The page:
As I near the end of my Wes Craven theatrical film list, I finally reach a film that I’ve been meaning to check out for a number of years, but never found the time to do so. I didn’t want to see Shocker because of Wes Craven’s name, though. No, I wanted to see it because Mitch Pileggi is in it, and I loved him as Skinner on The X-Files.
If I compared Shocker to the first Nightmare on Elm Street, you would get the connection almost instantly. Then I could compare it to Elm Street 2, and you’d probably groan. Finally, I’d take it one step further and toss in Jason Goes To Hell, and you’d just throw your hands up in the air with disgust.
Jonathan Parker is your typical high school football player. He has a sexy girlfriend, and a great family, despite his parents being divorced and his dad being a local cop. Then he hits his head on a goal post, and dreams of his mom and sister being murdered by the local serial killer, Horace Pinker. He wakes to a phone call that his mom and sister are actually dead, and a wild chase with the cops ensues. Pinker gets caught, and is sent to the electrical chair, but not before he prays to an electric demon which ultimately saves him from death, and allows him to jump bodies as he seeks revenge against Jonathan.
My knowledge of Wes Craven’s personal life is slim. I don’t know if he dropped a lot of acid before writing and filming this script, but, my God, this is the most randomly bizarre film I’ve seen. It has the typical Craven trappings, some returning actors from his other projects, and one of the craziest, nonsensical finales I have ever seen.
Yet, I love the ride that Shocker delivers. It is 109 minutes of insanity. The plot I described is only the first 30 minutes, if that. The first 15 minutes fly by, with enough stuff going on that it feels like 45 minutes worth of story has gone by. Once the body hopping starts, the film just unleashes the zany.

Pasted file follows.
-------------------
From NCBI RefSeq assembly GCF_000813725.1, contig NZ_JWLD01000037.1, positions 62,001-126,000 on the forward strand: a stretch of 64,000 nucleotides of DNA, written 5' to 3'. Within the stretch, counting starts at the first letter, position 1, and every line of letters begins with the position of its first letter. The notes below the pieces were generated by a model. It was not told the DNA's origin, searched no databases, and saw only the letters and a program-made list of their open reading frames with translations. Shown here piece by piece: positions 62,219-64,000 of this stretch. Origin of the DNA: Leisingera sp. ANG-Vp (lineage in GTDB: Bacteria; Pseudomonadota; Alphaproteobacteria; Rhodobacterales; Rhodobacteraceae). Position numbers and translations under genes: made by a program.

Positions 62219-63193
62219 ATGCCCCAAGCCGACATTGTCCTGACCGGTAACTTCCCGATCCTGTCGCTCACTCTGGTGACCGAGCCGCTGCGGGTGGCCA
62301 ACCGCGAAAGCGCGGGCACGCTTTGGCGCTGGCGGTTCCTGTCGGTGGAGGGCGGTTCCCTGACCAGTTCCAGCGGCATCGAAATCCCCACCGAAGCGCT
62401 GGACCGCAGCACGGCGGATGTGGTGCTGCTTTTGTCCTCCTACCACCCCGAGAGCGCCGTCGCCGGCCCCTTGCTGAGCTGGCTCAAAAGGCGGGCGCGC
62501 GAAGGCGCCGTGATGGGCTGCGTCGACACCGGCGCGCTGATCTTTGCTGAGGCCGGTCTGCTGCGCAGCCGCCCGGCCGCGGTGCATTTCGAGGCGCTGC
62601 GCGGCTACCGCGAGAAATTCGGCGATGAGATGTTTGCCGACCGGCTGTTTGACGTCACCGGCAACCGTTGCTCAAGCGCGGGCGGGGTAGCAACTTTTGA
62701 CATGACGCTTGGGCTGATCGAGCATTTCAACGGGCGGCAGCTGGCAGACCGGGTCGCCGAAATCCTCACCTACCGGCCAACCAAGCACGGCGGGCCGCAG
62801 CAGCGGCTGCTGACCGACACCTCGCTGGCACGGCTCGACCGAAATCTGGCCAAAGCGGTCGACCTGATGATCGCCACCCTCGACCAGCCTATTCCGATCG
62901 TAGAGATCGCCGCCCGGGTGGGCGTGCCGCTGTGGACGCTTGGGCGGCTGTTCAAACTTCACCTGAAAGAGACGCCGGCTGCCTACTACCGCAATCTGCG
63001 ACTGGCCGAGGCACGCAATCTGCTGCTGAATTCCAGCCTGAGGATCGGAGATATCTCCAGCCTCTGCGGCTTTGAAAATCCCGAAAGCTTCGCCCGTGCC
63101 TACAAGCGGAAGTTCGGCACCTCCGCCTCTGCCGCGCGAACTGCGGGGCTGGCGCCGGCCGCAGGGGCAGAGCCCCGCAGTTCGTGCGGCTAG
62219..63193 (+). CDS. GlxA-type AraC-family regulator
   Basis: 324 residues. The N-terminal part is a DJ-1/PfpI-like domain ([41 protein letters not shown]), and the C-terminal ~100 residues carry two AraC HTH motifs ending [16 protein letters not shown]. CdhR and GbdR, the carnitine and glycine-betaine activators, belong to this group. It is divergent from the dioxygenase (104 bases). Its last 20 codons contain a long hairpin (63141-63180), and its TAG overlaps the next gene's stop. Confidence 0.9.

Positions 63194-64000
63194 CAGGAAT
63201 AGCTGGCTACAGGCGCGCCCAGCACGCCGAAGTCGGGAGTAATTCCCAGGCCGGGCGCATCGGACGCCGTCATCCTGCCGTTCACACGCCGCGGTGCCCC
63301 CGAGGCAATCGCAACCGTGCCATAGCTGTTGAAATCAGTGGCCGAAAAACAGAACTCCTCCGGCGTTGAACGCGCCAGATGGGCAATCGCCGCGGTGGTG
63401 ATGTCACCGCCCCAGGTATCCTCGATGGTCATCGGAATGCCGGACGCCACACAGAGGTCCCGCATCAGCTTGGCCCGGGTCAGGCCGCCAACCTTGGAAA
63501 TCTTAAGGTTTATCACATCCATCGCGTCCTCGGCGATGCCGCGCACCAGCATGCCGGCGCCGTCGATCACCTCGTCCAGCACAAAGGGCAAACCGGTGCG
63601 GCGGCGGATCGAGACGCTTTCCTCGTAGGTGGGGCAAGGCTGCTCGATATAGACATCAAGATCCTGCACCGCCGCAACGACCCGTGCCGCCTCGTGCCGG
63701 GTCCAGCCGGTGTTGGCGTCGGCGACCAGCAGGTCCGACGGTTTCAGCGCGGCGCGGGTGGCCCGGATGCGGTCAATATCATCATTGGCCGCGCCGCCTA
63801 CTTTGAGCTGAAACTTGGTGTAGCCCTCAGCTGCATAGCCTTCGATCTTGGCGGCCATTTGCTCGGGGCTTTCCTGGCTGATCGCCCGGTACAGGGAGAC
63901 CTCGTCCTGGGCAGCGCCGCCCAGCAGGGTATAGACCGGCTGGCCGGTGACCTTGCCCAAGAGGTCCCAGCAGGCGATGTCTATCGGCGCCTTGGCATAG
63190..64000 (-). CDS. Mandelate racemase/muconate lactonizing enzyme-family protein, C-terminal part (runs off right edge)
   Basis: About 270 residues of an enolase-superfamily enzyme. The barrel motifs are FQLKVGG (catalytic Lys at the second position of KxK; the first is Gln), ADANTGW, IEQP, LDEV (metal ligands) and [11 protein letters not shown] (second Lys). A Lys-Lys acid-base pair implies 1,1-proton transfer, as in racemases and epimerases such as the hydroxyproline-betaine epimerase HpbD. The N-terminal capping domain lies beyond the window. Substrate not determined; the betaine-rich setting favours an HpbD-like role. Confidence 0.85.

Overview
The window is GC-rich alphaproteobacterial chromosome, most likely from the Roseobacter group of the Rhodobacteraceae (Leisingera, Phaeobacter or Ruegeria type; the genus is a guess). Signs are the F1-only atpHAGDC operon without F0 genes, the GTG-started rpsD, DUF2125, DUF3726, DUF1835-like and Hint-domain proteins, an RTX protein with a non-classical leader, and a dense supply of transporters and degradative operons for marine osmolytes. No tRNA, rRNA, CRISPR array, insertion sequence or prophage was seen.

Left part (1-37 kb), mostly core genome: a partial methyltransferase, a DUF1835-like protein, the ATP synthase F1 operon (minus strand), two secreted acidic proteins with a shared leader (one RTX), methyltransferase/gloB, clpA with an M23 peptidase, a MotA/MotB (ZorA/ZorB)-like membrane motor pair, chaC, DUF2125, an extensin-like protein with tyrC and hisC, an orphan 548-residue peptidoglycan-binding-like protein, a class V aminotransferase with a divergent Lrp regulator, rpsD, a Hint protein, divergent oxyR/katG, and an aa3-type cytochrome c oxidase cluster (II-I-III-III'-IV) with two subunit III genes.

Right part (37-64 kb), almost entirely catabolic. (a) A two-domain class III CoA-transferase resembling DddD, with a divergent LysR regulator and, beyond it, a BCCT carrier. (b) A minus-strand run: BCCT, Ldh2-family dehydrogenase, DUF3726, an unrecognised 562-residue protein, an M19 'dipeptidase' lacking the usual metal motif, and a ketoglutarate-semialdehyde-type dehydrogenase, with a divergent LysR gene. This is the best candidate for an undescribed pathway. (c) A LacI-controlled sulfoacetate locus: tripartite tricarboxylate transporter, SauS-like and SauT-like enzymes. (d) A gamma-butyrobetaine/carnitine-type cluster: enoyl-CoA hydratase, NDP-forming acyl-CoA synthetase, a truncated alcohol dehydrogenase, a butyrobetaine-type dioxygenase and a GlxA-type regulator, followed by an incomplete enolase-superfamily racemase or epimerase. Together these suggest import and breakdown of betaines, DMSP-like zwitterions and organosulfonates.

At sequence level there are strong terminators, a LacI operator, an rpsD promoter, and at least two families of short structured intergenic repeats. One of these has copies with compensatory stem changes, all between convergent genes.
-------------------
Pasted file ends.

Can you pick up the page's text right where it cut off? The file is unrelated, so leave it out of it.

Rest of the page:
Mitch Pileggi is batshit crazy in this film. I don’t think I’ve ever seen him in anything besides The X-Files, but he’s another beast in this project. He’s snarky and crude, and I enjoy the hell out of his slightly over the top performance. The rest of the cast really gives it their all as well.
Obviously Shocker is from 1989, so the special effects aren’t great. Pinker jumping bodies is comical, but the Blu-ray transfer from Scream Factory is superb. There are a few scenes in the finale that are a mess, though, because of the way things are going down.
I see Shocker as a love it or hate it film. It’s crazy, weird, and nothing like I thought it was going to be. That said, man, did I enjoy the hell out of it. After a few duds from Craven recently, this was a breath of fresh air, with just enough camp to help the tone. Oh, and the gore level in the first thirty minutes or so is top notch.
Chris was raised on horror films, which gave him a deep love for the genre, especially its most quirky and offbeat titles (like A Nightmare on Elm Street 2). This love quickly turned into an obsession for cinema in 1997, when he decided he needed to see every major theatrical release. Video games (JRPGs), reading (anything but fantasy), and reality television (Survivor) are just some of his other passions. He’s been with Cinefessions since 2013, and has been writing reviews all over the internet for the past twelve years.